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Adolf Hitler, Mein Kampf (1925)

In this passage from Mein Kampf, Hitler describes his emotions upon learning of the outbreak of war. Like many at the time, Hitler saw the war as a joyful event that would help free Germany from international insecurity and bring about national regeneration.

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The fight of the year 1914 was certainly not forced upon the masses, good God! but desired by the entire people itself.

One wanted at last to make an end to the general uncertainty. Only thus is it understandable that for this most serious of all struggles more than two million German men and boys joined the flag voluntarily, ready to protect it with their last drop of blood.


To me personally those hours appeared like the redemption from the annoying moods of my youth. Therefore I am not ashamed today to say that, overwhelmed by impassionate enthusiasm, I had fallen on my knees and thanked Heaven out of my overflowing heart that it had granted me the good fortune of being allowed to live in these times.

A struggle for freedom had broken out, greater than the world had ever seen before; because, once Fate had begun its course, the conviction began to dawn on the great masses that this time the question involved was not Serbia's or Austria's fate, but the existence or non-existence of the German nation.

For the last time in many years, the German nation had become clairvoyant about its own future. Thus, at the very beginning of the enormous struggle the intoxication of the exuberant enthusiasm was mixed with the necessary serious undertone; for this realization alone made the national rising become something greater than a mere bonfire. But this was only too necessary; even then one had no idea of the possible length and duration of the struggle now beginning. One dreamt of being home again in winter to continue work in renewed peace.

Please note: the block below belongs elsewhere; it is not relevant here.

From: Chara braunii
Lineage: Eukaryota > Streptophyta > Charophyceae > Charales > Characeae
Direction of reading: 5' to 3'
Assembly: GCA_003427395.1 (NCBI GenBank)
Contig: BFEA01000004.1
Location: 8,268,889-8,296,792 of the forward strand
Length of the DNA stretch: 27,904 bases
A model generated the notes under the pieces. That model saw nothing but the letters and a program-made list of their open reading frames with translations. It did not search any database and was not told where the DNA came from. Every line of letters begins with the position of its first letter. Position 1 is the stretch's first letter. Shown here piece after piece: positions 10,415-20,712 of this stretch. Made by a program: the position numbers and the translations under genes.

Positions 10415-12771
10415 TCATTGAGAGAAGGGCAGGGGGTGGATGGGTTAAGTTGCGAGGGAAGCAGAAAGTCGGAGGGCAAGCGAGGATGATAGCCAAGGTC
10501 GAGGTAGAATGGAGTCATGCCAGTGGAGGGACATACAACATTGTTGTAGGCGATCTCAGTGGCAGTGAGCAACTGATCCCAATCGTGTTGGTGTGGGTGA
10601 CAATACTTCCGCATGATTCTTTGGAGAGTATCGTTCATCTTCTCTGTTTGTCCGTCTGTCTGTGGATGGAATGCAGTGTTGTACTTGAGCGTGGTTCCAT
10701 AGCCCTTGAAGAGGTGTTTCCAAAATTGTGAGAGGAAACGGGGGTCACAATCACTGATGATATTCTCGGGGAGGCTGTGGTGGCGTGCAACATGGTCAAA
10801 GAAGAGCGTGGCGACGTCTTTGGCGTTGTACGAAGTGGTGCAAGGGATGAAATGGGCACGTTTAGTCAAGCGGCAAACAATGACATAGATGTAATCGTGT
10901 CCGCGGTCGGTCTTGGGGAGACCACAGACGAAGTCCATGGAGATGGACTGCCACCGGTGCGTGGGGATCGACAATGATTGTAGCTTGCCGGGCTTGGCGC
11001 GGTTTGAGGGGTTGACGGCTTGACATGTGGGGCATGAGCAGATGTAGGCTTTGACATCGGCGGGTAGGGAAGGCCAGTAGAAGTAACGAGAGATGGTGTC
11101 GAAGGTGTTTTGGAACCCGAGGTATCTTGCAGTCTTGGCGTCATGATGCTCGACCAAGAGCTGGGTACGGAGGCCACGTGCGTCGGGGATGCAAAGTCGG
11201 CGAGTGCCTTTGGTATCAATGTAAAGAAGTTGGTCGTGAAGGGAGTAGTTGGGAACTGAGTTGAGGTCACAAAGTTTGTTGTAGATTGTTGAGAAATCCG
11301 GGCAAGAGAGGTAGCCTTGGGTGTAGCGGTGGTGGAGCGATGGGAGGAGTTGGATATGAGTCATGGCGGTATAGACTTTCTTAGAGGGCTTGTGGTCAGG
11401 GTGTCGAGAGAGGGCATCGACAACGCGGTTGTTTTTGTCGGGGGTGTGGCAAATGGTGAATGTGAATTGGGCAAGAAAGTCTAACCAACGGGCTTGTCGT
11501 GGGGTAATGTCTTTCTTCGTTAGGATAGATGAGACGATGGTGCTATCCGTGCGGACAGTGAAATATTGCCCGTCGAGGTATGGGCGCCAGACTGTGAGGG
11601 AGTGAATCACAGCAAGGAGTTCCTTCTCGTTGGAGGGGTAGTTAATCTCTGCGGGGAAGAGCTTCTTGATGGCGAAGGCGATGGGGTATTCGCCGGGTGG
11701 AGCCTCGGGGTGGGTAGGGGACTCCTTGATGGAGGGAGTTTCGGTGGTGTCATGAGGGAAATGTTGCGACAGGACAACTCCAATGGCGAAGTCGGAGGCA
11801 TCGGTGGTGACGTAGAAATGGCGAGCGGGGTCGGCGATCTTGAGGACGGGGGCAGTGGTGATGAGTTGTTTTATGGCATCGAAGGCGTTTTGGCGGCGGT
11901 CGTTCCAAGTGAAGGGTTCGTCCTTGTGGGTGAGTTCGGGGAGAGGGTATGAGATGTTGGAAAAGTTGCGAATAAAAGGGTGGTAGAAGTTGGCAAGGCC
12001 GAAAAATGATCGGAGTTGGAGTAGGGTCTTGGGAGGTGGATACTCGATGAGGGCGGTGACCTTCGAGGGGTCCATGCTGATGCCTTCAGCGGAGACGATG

What man desires, he hopes and believes. The overwhelming majority of the nation had long been tired of the eternally uncertain state of things; thus one could only too readily understand that one no longer believed in a peaceful adjustment of the Austro-Serbian conflict, but hoped for the final settlement. I, too, belonged to these millions.

Hardly had the news of the assassination spread in Munich, when two ideas immediately entered my head: first, that war would now at last be unavoidable, and further, that the Habsburg State would be forced to keep the alliance; for what I had always feared most was the possibility that one day Germany herself, perhaps just in consequence of this alliance, would be entangled in a conflict without Austria being the direct cause for this, but that in such a case the Austrian State, for domestic political reasons, would not summon the energy to decide to stand by its ally. The Slav majority would certainly immediately have begun to sabotage such an intention by the State itself, and would certainly have preferred to smash the entire State into bits rather than to give the required help to the ally. This danger, however, was now averted. The old State had to fight whether it wanted to or not.

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